Wednesday, December 23, 2009

Go figure

More guns, less crime--who knew? An unexpected benefit of the Obamasiah?

The link is to a blogger who is not a social scientist, just someone who really likes guns and doesn't like liberals. I am just guessing about that, inferring from the fact that she has filed the post under the tag "libtards". I am not sure I approve of the tag. For one thing it is an offensive play on words. For another, it is too inclusive to be useful as a filing name: it could be tagged on to anything the administration has done in the last year.

Still, it wouldn't surprise me if there were a causal relationship.

I wonder if the relationship holds if we look at the data by region and by type of crime? If I remember John Lott looked at shall issue permits and crime rates by county and found the relationship between concealed weapons and crime rates as strongly negative (i.e., more guns, less crime). Do the states with the highest gun sales have the greatest decreases in crime?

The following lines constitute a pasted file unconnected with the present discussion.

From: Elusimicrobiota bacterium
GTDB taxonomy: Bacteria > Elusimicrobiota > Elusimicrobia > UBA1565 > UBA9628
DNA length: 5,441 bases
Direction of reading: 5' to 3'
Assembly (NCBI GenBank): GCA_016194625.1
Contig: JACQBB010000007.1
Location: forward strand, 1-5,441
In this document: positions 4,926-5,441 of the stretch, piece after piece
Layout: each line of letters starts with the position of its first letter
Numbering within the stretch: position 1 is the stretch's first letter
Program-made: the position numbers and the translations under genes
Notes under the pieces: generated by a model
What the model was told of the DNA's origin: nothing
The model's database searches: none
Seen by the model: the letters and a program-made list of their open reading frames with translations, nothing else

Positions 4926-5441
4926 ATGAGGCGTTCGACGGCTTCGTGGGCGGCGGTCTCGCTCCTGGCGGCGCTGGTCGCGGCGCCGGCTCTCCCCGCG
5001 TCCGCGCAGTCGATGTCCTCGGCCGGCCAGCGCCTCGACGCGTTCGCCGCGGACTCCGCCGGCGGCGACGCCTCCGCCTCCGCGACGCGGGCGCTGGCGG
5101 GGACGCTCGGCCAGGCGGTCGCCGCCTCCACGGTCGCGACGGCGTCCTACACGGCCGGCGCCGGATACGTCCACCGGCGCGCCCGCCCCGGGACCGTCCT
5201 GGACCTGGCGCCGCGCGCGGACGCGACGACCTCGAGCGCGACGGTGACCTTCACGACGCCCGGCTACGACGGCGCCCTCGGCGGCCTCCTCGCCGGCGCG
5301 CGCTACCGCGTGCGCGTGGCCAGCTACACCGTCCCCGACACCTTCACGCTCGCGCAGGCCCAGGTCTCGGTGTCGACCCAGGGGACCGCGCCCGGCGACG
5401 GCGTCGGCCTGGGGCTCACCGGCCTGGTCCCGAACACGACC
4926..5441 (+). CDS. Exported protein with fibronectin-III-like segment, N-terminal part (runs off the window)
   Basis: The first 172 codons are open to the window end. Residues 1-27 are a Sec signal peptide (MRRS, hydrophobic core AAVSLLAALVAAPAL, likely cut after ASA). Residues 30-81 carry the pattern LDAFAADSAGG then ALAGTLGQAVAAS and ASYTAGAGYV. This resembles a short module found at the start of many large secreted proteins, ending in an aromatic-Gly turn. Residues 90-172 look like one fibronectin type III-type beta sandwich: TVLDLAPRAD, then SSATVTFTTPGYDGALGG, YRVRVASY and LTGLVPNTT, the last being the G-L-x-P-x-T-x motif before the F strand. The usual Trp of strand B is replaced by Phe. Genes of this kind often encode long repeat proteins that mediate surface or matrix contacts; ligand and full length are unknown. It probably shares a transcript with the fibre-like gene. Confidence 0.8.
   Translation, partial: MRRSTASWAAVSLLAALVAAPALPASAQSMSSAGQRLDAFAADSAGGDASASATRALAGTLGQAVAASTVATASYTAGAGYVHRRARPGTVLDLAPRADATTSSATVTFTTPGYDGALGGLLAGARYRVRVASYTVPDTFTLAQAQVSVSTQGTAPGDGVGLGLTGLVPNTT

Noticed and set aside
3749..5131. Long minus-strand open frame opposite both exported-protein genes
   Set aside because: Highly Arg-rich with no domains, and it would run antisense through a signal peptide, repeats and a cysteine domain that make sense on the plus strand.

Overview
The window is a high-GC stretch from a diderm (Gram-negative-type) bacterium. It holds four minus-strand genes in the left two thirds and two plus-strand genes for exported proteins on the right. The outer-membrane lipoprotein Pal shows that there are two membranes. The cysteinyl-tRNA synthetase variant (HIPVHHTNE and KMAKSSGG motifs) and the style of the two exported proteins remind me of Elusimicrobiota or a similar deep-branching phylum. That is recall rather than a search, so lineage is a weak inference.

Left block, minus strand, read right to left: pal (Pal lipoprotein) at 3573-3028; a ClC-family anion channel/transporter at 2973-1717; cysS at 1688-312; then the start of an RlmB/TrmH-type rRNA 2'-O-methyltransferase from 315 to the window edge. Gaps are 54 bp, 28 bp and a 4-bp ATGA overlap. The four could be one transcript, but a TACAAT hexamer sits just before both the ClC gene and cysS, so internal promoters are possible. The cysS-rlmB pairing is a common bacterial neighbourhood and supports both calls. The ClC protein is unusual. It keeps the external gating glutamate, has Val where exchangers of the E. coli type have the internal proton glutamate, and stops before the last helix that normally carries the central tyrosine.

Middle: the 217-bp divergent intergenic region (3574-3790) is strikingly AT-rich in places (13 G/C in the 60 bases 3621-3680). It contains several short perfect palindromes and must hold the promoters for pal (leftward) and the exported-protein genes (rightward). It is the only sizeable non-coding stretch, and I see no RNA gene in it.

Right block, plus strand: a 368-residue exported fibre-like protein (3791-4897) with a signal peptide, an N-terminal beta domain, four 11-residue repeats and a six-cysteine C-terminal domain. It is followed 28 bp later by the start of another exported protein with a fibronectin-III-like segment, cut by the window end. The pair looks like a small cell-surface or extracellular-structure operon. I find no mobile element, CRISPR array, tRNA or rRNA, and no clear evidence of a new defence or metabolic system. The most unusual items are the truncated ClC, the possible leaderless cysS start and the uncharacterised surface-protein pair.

There were a couple of things that were strange if I remember. We should see the crime rates drop the most for the kinds of crimes that are deterred by citizens bearing arms, no? So some things, like drug use and sales should be unaffected. Other things, like stranger on stranger property crimes or any crime where the assailant fears encountering an armed victim, should show the largest drop, no? Do we see that in the data? Has anyone looked?


A news story in the Christian Science Monitor quotes a few experts. One thing that mitigates against the more guns as the cause of the decline is the fact that the decline in crime rates seems to be evenly distributed across places where people have easy access to guns (like Georgia) and places where they don't (like New York City).


Bobby Nations said...

Sorry to point back to another blog, but I answered your questions there.

Off the top of my head, John Lott showed that following passage of shall-issue laws, violent crime tended to decrease while property crimes tended to increase. The conclusion was that criminals switched targets because the probability of encountering armed victims had increased.

The book is not terribly long, and though filled with charts and graphs is a pretty easy read.

Michael Reinhard said...

That sounds interesting. Your original post shows car theft going down as well. Is that usually considered a violent crime? And does the same relationship hold with property crime now? Has it behaved differently from violent crime?